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The Question: Was there a time in the service when athletic training was of great value to you?
Jimmy Jemail
September 03, 1956
GENERAL ANTHONY C. McAULIFFEFormer Commander in Chief, U.S. Army in Europe Yes. I never made my letter at West Point, but I played baseball and basketball and continued with polo after graduation. Sports taught me timing, coordination and self-confidence. They also taught me to make quick decisions—to take hard knocks as well as give them.
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September 03, 1956

The Question: Was There A Time In The Service When Athletic Training Was Of Great Value To You?

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GENERAL ANTHONY C. McAULIFFE
Former Commander in Chief, U.S. Army in Europe
Yes. I never made my letter at West Point, but I played baseball and basketball and continued with polo after graduation. Sports taught me timing, coordination and self-confidence. They also taught me to make quick decisions—to take hard knocks as well as give them.

ADMIRAL JOCKO CLARK
Former Commander
U.S. Seventh Fleet in Pacific
There sure was. Without it, I doubt that I could have taken the guff and woe, of which there is plenty in the service. After graduation I become the athletic officer on the battleship North Carolina. There is nothing like athletics for the esprit de corps of a warship.

THOMAS A. NIELSON
Chief Inspector
New York Police Dept.
Sandlot baseball and football were my sports. You took the hard knocks or you didn't play. Surprisingly, unsupervised sandlot games also taught sportsmanship. Without the ability to take hard knocks and be a sport about it, you get nowhere in New York's "Finest."

LIEUT. COL. ROBERT F. WAGNER
USAF (res.)
Mayor of New York
Yes. I was a "plugger" in basketball and lacrosse at Yale and always got the worst of the rough going. I also managed the baseball team. In combat, when you're up there, you know that you've got to give it or get the worst of it. I was lucky. The star athletes were on my side.

FLEET ADMIRAL WILLIAM F. HALSEY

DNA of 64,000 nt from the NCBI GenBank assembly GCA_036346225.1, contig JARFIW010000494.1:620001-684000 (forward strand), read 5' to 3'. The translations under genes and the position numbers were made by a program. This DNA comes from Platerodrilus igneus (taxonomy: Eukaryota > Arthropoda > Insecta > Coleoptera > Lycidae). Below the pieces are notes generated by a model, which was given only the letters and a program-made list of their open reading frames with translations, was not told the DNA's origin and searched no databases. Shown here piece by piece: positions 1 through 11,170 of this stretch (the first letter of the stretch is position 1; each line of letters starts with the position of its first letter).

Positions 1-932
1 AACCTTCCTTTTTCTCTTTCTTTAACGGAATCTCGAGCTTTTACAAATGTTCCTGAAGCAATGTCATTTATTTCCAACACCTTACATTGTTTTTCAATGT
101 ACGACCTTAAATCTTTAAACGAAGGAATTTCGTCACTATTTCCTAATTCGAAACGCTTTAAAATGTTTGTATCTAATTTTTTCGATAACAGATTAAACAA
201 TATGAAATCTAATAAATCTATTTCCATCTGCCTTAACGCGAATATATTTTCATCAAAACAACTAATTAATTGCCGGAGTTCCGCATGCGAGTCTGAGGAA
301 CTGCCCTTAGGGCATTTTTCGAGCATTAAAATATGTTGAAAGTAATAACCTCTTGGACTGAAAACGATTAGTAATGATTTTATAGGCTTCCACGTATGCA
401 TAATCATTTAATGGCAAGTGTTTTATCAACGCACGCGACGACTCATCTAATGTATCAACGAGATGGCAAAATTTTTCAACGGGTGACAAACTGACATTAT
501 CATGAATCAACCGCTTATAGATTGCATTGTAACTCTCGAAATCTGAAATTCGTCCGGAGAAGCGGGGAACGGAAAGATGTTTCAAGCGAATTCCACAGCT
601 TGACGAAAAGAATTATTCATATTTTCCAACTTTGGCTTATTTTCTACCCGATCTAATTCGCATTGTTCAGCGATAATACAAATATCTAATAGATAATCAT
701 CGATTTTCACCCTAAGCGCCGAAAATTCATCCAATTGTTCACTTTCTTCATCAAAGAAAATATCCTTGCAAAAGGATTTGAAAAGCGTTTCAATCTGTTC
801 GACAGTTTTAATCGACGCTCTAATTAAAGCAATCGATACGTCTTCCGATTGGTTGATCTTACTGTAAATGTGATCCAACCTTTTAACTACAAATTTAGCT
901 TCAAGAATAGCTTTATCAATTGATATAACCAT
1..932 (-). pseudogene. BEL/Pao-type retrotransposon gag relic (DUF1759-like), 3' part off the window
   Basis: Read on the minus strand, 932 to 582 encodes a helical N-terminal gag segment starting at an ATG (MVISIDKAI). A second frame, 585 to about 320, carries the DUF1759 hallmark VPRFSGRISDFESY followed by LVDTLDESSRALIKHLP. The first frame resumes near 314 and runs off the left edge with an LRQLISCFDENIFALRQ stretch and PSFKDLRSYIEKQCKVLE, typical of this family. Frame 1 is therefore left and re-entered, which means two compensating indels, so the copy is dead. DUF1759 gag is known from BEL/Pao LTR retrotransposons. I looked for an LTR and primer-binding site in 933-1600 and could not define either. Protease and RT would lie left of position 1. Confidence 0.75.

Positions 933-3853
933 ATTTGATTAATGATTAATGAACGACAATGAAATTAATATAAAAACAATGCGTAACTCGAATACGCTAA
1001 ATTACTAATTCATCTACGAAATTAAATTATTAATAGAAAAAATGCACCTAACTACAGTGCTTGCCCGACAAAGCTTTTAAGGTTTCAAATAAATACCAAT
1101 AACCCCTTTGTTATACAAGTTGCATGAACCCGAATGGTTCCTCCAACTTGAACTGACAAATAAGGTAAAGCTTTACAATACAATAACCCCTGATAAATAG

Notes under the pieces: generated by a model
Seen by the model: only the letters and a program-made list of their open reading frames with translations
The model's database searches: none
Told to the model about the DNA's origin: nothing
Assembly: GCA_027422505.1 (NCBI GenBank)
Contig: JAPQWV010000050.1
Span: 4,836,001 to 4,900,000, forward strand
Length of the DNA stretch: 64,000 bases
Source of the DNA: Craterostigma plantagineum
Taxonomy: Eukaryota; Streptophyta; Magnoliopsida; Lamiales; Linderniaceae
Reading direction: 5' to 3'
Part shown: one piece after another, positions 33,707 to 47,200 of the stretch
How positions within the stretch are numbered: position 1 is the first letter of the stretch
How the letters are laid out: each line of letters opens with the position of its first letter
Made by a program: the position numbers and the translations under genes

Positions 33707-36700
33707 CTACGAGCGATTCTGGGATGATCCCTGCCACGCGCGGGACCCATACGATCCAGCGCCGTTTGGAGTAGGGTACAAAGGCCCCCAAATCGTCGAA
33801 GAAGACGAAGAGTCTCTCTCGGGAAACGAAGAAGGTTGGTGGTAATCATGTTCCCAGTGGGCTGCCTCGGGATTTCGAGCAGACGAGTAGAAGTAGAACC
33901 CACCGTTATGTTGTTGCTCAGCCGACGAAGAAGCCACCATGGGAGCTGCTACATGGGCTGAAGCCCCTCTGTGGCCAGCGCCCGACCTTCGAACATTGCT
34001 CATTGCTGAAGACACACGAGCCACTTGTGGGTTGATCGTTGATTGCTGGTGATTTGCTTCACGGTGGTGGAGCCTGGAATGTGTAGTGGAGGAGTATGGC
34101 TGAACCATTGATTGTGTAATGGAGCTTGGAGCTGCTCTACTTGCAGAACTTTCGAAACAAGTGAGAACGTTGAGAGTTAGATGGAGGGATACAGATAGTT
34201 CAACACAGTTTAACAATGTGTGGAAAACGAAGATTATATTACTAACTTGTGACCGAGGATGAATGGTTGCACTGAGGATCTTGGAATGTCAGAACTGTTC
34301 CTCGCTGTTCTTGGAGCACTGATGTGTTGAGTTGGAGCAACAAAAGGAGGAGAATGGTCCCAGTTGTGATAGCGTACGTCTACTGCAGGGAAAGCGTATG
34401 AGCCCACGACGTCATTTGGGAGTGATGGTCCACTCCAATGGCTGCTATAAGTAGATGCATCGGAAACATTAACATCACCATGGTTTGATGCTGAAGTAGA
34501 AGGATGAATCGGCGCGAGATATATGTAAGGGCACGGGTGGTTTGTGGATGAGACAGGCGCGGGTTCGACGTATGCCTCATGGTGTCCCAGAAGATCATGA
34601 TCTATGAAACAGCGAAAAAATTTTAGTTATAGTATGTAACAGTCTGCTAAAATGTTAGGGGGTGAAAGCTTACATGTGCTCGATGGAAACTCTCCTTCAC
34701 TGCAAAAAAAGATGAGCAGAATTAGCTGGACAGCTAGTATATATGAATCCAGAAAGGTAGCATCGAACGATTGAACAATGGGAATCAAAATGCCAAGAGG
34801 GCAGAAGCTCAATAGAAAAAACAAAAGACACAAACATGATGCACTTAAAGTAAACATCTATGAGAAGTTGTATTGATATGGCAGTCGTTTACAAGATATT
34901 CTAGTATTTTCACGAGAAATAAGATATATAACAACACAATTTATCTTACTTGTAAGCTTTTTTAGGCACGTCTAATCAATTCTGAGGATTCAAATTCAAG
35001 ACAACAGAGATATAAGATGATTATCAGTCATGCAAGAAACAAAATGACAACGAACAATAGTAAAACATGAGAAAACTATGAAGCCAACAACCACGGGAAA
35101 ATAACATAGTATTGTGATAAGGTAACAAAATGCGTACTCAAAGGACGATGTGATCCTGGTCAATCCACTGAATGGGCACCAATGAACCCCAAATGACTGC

Yes. Hugh B. Miller played on two Alabama Rose Bowl teams. In the war, his ship sunk and his guts almost shot out, he got to shore. Overpowering a Jap, he used his grenades to wipe out a Jap squad. Me? I was always nervous in football. In combat, I shook a little, too. Never got over it.

REAR ADMIRAL ARLEIGH A. BURKE
Chief of Naval Operations
Yes. Athletics are a vital part of Navy education. Every midshipman must engage in athletics. The day comes when an officer may trade broadsides with the enemy, weave his submarine in and out of a convoy or dogfight in the air. The officer with an athletic background has the advantage.

LIEUT. GEN. THOMAS W. HERREN
Commander
First Army
Athletics have helped all through my life. I belonged to the horse cavalry and also played polo for 25 years. In polo, your reflexes are sharpened. You learn to think fast and under stress. This carries into the field and, when under stress, helps you make instant decisions.

MAJ. GEN. BRENDAN A. BURNS
Commander
42nd Infantry Division
National Guard
Yes, as valuable as academic training. During four landing operations in the last war, the nervous tension and the stomach butterflies you experience in football were all too familiar. We actually found ourselves using football terms and tactics—through center, around end.

LIEUT. GEN. BLACKSHEAR M. BRYAN
Former Supt.
U.S. Military Academy
Playing tackle at West Point helped me all through the service. It still does. The lessons I learned taught me to stand on my own feet and helped me out of many tight spots. Athletic training helped me climb the hills of Korea and save myself for the ordeal on the top.

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